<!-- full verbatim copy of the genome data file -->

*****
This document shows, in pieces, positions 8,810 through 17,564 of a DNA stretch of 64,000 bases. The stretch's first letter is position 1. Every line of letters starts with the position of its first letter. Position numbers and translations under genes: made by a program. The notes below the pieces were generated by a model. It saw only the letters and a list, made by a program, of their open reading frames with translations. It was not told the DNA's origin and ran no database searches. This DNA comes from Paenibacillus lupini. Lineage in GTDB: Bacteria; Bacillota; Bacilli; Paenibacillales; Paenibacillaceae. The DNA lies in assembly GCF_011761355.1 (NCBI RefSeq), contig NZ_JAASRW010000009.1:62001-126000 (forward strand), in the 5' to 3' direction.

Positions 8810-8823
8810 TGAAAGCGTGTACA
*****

This document shows, in pieces, positions 8,810 through 17,564 of a DNA stretch of 64,000 bases. The stretch's first letter is position 1. Every line of letters starts with the position of its first letter. Position numbers and translations under genes: made by a program. The notes below the pieces were generated by a model. It saw only the letters and a list, made by a program, of their open reading frames with translations. It was not told the DNA's origin and ran no database searches. This DNA comes from Paenibacillus lupini. Lineage in GTDB: Bacteria; Bacillota; Bacilli; Paenibacillales; Paenibacillaceae. The DNA lies in assembly GCF_011761355.1 (NCBI RefSeq), contig NZ_JAASRW010000009.1:62001-126000 (forward strand), in the 5' to 3' direction.

Positions 8810-8823
8810 TGAAAGCGTGTACA